Wednesday, 21 April 2010

Out there, further away

A sea of antlers

Some say that routine wears off the shine of everything, even of the most meaningful or deepest experiences. I am not sure. There is something driving the Sámi out to the herd, beyond mounts and frozen rivers, that stands up to the waves of industrialization and modernization, even as today they ride snowmobiles rather than reindeer. Engines did not destroy traditional activity, rather, traditions seized bluntly and wittingly on technology, taking to their need and leaving out what could alter them in essence. In the foreseeable future, at least. And it might have not been ever so. Heavy industry is another story.
Something is calling the Sámi out to the herd, and the muted trample of thousands of hooves, the open skies and blinding snow, the silence nearly absolute when the procession stops might have less to do with it than the ancient relationship between man, animal and the Whole, to name one explanation -- or than some other aspect of it, beyond our understanding and barely within reach of our own experience.
Routine may not be in question, and was definitely not, for us, the outsiders.

First sights of the flock

On the move

Family business

On top of it all

We drove from the university in our host's van, dropped by her home to get suitable clothing for extreme conditions, left again to join the herd and the other members of the extended family who were already underway, swapping places on the snowmobile and on the sled, where we squeezed onto very unpractically for the first and very chaotic ride.
Our hosts drove the herd farther away from the town, from where it was already straying, and we climbed up to a mountain top to set up the camp. The ground was covered in bushes still bearing berries from the previous summer, preserved there by the cold; they had a little tart, delicate flavour. A little further, a pile of rocks, and further away, soft valleys and other mountains.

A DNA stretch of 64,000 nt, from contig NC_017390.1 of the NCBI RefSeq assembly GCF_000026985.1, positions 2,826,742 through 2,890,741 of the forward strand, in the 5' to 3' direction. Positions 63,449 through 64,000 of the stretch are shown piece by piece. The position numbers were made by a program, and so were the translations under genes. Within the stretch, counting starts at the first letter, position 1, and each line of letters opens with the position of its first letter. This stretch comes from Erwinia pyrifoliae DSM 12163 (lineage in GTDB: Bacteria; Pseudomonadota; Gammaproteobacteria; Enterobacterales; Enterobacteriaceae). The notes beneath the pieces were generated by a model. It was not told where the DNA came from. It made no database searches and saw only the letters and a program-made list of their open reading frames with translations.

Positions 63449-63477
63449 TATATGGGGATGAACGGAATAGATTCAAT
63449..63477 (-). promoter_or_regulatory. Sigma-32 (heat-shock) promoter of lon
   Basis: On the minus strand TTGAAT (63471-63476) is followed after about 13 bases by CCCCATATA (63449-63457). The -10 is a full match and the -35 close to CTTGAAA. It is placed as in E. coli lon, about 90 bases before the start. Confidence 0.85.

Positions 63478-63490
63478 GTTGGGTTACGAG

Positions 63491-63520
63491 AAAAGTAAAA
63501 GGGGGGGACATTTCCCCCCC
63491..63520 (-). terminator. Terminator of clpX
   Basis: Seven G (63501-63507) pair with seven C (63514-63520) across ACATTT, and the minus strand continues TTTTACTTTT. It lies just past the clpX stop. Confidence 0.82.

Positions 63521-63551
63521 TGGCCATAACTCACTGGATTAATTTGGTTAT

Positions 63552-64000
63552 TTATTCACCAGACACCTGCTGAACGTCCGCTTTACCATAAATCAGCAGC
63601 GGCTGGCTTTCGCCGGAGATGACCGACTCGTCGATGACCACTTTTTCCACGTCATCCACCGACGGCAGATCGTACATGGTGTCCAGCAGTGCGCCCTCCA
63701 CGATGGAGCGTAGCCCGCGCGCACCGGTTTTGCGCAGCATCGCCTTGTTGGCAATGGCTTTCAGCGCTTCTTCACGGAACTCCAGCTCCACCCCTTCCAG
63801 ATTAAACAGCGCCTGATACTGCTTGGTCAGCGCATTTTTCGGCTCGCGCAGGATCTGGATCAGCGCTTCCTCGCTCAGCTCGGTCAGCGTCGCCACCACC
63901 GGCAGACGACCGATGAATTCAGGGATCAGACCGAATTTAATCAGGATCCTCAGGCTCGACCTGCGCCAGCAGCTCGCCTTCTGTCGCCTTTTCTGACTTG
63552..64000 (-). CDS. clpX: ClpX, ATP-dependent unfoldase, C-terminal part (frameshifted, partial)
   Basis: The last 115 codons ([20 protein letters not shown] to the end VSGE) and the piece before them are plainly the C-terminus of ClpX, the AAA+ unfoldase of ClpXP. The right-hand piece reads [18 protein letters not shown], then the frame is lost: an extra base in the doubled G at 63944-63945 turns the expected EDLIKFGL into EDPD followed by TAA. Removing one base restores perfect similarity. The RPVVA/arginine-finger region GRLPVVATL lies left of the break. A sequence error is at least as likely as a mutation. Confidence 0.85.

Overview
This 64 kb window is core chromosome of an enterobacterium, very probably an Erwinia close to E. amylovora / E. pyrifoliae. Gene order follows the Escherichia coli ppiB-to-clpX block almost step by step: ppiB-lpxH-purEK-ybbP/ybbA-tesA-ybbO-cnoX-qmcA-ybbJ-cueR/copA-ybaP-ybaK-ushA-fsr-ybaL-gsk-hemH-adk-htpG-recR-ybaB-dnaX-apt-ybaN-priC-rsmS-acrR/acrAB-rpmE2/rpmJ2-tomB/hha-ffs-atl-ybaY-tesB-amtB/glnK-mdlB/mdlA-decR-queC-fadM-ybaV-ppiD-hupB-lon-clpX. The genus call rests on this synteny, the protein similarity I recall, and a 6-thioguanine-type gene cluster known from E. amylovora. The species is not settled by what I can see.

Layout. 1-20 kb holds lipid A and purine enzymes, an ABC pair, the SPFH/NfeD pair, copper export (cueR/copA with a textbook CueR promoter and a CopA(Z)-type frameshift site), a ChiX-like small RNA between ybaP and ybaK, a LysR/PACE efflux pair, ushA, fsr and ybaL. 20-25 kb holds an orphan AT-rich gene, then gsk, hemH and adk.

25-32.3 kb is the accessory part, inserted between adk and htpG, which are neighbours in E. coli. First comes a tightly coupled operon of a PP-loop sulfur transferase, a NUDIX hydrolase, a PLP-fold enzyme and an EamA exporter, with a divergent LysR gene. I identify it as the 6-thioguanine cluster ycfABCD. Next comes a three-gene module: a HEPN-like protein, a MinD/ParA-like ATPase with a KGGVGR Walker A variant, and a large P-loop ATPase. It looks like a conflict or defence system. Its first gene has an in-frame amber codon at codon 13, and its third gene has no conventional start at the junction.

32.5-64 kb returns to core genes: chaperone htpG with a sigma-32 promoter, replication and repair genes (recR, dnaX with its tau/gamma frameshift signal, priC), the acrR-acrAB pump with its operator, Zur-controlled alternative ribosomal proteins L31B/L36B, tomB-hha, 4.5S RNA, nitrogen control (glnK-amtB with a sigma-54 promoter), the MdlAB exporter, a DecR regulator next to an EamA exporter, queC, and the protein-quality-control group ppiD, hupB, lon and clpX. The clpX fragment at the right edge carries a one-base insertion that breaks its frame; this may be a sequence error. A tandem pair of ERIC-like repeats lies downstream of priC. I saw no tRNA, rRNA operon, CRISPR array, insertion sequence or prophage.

Fire was made in the lavvu as soon as the men brought back wood and we ate a sumptuous lunch inside the tent. I had reindeer meat, the first time I ate mammal meat in ages. I am a vegetarian for ethical and political reasons, and free-range, berry-fed reindeer meat offered by the very people who overlooked the birth of the animal and slaughtered it themselves is ethical enough to my taste, thank you.
Leaving the camp, we rode down the mount to see the capture, with the traditional Sámi lasso, of a female belonging to another herd located on the other side of the Finnish border. One of the men left the group to drive the animal to its own herd, some forty kilometres away. We also stopped by a lake on the way back for some ice fishing, without much success.
I sat on the sled for the last ride back to the village, but we had learned how to sit on it in the meantime. It was more comfortable that way, but a bit scary as well, as we were speeding on thin ice along a free stream of Spring waters, up and down the hills at an impressive pace, in the raking light of the afternoon sun.
Some routines are better than others.

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